W2-E.3  11:10  Energy efficient lighting: Results form three pieces to understand the engineer-economics aspects, consumer perceptions of light and color and consumer decision-making models. Azevedo I*; Carnegie Mellon University

Abstract: (1) Lighting constitutes more than 20% of total U.S. electricity consumption. We start by estimating the annualized costs of lighting technologies, showing that white LEDs will be lower than that of the most efficient fluorescent bulbs by the end of this decade. We compare the electricity consumption, carbon emissions, and cost-effectiveness of current lighting technologies, accounting for expected performance evolution through 2015. (2) Since consumers’ adoption of energy-efficient lighting alternatives has been relatively slow, highlighting the need to better understand consumers’ preferences for lighting conditions including brightness and color. Using a consumer research laboratory, we exposed one hundred participants to six lighting conditions, examining their preferences and their perceptions of lighting attributes. All participants read a newspaper under each lighting condition. Overall, lighting conditions that were perceived as more bright and cooler were rated as more pleasant. These findings suggest that lighting engineers and policy makers should consider consumers’ perceptions in addition to the technical attributes when designing communications and energy efficiency-related performance standards (3) To quantify the influence of factors that drive consumer choices for light bulbs, we conducted a choice-based conjoint field experiment with 183 participants and estimated several discrete choice models from the data. We find that environmentally minded consumers have a stronger preference for compact fluorescent lighting technology, all else being equal, while politically liberal consumers have a stronger preference for low energy consumption. Perceived personal experiences of health issues, previous use or purchase of CFLs, awareness on climate change, income, and education levels were not significant in explaining choices. Greater willingness to pay for lower energy consumption and longer life was observed in conditions where estimated operating cost information was provided.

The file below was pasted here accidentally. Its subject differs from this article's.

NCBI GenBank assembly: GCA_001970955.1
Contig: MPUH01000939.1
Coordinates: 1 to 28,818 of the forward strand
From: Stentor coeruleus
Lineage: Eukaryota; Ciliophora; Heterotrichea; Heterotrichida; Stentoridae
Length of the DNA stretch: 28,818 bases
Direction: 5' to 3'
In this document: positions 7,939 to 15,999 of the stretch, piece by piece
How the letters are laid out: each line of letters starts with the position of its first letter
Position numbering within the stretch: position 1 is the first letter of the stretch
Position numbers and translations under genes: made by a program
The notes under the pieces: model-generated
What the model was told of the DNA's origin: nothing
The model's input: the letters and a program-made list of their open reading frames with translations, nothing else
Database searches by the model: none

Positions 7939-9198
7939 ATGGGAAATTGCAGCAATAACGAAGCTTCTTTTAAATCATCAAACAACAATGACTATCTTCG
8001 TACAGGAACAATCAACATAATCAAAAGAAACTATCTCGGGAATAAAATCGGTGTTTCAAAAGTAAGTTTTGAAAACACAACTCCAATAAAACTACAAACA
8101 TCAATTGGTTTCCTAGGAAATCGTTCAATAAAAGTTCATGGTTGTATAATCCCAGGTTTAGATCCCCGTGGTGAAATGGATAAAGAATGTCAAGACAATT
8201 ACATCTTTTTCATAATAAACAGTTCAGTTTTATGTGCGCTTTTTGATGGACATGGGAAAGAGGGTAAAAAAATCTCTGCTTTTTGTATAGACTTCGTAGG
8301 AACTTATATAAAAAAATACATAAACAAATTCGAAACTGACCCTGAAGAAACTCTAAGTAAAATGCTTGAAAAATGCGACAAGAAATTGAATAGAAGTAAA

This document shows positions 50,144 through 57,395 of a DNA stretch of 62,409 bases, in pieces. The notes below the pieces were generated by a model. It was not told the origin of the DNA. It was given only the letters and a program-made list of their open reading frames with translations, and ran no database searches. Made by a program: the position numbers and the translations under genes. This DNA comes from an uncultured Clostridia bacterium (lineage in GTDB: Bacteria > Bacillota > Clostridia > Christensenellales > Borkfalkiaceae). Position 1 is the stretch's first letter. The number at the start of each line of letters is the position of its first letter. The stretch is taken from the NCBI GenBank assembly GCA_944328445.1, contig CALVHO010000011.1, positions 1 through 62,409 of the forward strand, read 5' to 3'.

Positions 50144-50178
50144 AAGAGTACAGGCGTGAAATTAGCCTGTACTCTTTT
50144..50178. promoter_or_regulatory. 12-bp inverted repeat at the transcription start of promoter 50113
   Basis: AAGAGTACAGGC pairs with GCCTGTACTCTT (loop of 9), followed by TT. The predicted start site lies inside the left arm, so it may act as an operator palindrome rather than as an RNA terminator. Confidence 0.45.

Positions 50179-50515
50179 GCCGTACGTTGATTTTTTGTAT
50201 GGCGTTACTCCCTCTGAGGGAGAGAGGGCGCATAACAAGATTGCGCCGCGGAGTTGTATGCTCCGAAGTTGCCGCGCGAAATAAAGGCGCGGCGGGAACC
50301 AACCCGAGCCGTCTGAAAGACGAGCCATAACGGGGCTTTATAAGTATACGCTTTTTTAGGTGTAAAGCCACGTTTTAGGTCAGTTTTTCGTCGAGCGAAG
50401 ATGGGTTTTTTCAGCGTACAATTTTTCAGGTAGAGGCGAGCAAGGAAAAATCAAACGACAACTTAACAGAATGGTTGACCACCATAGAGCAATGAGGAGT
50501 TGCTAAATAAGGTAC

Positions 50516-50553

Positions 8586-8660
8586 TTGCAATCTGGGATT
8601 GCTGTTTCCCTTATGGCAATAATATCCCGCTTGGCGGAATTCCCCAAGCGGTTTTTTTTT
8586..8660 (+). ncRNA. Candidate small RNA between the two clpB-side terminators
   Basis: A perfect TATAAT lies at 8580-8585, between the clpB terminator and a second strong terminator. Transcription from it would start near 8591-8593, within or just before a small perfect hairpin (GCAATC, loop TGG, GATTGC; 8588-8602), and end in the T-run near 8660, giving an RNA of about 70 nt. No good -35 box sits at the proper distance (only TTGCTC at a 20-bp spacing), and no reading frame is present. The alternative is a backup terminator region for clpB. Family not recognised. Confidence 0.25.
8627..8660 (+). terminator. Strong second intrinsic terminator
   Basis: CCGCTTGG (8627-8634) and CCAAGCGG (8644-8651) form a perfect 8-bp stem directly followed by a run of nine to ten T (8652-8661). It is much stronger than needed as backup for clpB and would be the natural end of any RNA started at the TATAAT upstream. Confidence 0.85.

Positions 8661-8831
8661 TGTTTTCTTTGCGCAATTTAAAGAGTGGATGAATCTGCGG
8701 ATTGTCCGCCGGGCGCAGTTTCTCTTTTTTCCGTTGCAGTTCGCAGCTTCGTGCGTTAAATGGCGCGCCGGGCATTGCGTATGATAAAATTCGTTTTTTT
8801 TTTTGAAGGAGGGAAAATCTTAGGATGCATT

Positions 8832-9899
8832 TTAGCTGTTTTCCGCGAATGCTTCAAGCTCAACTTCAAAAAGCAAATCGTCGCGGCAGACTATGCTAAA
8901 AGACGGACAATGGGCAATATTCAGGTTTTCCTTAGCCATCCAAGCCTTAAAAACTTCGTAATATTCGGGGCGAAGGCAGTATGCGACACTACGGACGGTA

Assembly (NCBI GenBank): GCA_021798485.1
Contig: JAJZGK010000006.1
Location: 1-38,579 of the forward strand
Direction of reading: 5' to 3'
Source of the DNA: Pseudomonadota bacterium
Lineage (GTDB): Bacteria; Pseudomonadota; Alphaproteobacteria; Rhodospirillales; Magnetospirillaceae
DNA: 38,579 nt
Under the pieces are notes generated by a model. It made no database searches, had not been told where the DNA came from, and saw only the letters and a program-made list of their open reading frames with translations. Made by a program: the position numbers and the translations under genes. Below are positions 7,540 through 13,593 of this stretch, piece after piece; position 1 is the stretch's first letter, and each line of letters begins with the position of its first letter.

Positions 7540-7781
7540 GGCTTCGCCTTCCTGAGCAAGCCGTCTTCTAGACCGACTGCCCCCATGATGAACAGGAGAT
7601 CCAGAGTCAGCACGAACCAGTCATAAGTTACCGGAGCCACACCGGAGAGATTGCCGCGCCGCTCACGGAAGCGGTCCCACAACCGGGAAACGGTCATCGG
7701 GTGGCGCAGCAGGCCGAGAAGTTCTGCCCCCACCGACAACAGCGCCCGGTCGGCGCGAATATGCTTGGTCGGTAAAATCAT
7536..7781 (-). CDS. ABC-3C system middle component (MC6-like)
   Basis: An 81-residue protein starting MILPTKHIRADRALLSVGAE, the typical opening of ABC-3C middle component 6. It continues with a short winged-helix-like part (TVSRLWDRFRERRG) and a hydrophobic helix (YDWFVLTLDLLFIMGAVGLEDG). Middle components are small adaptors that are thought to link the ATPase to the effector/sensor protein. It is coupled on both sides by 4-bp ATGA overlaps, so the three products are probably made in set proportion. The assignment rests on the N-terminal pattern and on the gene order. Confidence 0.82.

W2-E.4  11:30  A Mental Modeling Approach for Designing and Implementing USACE’s Engineering With Nature Initiative. Bridges T*, Thorne S, Butte G, Kovacs D; United States Army Corps of Engineers (TB), Decision Partners LLC (ST, GB, DK)

Abstract: Sustainable development of water resources infrastructure is supported by solutions that beneficially integrate engineering and natural systems. With recent advances in the fields of engineering and ecology, there is an opportunity to combine these fields of practice into a single collaborative and cost- effective approach for infrastructure development and environmental management. The U.S. Army Corps of Engineers’ (USACE) Engineering With Nature (EWN) initiative is being developed to enable more sustainable delivery of economic, social and environmental benefits associated with water resources infrastructure. EWN directly supports USACE’s “Sustainable Solutions to America’s Water Resources Needs: Civil Works Strategic Plan 2011 – 2015”. EWN is defined as the intentional alignment of natural and engineering processes to efficiently and sustainably deliver economic, environmental and social benefits through collaborative processes. A key EWN focus is on creating new ways of conducting business and expanding the benefits of USACE infrastructure projects through effective partner and stakeholder collaboration. It proposes a paradigm shift from the current decision making model, perceived by some as confrontational, to one of more effective decision making through early and ongoing collaboration with partners and stakeholders. One product of this new collaborative approach will be obtaining the statutorily required approvals faster and more efficiently, with less social friction , while meeting budget objectives and other priorities. To develop and implement this multi-year initiative, the USACE has undertaken a Mental Modeling approach. Current efforts are focused on: systematically engaging and collaborating with key stakeholders; identifying influences on adoption of EWN within both USACE and key partner organizations; and developing strategic communications practices to support and promote EWN.